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The ambitious challenge of finishing the human genome

The ambitious challenge of finishing the human genome

Generating a complete human genome sequence, chromosome by chromosome.

Published on by Anton Vasetenkov

The current human reference genome assembly, known as Genome Reference Consortium Human Build 38 (GRCh38 or hg38), does not contain a complete sequence of the human genome. The missing portions of the genome mostly lie in heterochromatic regions and near the centromeres and telomeres, and their sequences were never determined due to difficulties in mapping, cloning, or assembling the reads. Though absent from the reference, these sequences are known to contain genes and other functional elements that may be relevant to human health and disease.

The first complete telomere-to-telomere sequence of a human chromosome, the X chromosome, was published in July 2020. Using new sequencing technologies from PacBio and Oxford Nanopore, researchers were able to generate high-coverage, ultra-long reads that span hundreds of thousands of base pairs which helped bypass some of the challenges of the chromosome sequence assembly.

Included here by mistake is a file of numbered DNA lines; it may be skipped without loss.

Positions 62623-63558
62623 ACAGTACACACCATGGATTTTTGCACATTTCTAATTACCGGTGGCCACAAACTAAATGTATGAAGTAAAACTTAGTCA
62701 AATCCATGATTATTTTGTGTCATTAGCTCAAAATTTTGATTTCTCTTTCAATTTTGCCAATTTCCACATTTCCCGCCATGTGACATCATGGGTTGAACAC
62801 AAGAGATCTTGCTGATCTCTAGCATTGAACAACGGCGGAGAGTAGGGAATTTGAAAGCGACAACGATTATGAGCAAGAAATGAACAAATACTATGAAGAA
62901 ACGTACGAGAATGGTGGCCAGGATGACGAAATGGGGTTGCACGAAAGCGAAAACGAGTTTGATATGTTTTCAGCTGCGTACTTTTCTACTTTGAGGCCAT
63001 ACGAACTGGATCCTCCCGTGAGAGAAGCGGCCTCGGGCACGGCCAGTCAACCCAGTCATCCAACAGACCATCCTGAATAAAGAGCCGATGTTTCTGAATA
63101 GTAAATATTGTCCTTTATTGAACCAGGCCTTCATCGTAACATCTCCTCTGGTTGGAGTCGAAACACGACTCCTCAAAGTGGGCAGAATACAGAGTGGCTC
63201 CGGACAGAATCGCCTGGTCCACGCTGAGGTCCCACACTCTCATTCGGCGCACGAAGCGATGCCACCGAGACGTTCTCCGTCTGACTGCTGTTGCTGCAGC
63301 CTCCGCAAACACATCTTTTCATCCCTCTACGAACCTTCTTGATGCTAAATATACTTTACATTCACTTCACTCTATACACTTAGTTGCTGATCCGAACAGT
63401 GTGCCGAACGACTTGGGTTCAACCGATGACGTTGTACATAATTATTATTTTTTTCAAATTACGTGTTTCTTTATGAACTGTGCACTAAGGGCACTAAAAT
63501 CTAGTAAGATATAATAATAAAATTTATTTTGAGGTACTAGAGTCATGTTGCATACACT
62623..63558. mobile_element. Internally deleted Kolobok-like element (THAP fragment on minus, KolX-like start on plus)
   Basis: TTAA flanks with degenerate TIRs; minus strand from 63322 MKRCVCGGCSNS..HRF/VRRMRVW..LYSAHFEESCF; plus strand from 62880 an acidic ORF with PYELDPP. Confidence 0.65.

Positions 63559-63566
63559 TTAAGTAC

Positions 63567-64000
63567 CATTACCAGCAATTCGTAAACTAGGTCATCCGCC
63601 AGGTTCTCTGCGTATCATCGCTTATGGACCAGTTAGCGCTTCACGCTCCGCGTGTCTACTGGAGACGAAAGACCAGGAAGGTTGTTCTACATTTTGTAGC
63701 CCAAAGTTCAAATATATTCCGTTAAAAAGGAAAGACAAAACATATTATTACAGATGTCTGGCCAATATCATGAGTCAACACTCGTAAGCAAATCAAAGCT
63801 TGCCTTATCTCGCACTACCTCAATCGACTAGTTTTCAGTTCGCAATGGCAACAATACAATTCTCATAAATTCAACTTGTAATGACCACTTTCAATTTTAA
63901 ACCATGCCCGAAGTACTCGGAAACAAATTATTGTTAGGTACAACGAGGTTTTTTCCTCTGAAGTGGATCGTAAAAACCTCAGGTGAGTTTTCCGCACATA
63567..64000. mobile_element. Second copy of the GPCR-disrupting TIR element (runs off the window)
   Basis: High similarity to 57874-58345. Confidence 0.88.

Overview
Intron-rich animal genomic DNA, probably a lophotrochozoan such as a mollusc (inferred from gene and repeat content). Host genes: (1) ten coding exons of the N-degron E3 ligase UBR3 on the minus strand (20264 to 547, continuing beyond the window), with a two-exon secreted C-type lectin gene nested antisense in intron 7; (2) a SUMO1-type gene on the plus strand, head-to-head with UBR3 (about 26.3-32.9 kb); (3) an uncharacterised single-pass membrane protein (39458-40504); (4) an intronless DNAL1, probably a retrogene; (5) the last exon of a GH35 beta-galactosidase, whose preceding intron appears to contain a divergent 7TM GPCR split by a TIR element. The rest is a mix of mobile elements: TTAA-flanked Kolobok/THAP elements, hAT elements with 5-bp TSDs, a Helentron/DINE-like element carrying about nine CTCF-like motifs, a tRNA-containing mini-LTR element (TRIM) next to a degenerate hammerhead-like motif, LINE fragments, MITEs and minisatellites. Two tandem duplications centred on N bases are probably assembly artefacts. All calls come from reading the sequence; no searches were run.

The new X chromosome sequence comes from the CHM13 (complete hydatidiform mole) cell line which is uniformly homozygous and has a 46,XX karyotype. This effectively haploid genome was used to avoid having to assemble both haplotypes of a "normal" diploid genome.

The X chromosome is linked to a number of diseases such as haemophilia, chronic granulomatous disease, and Duchenne muscular dystrophy. Closing the gaps in the X chromosome sequence assembly marks an important milestone in genomics and medical genetics.

See also

WikiPathways: A Wikipedia for biological pathways
An overview of the collaboratively edited structured pathway encyclopedia.
The RDF model of the Gene Ontology, demystified
An outline of the structure of the Gene Ontology RDF graph and ways to query it.
Scalable genomic alignment with Progressive Cactus
How progressive alignment makes it possible to efficiently align hundreds to thousands of large genomes.

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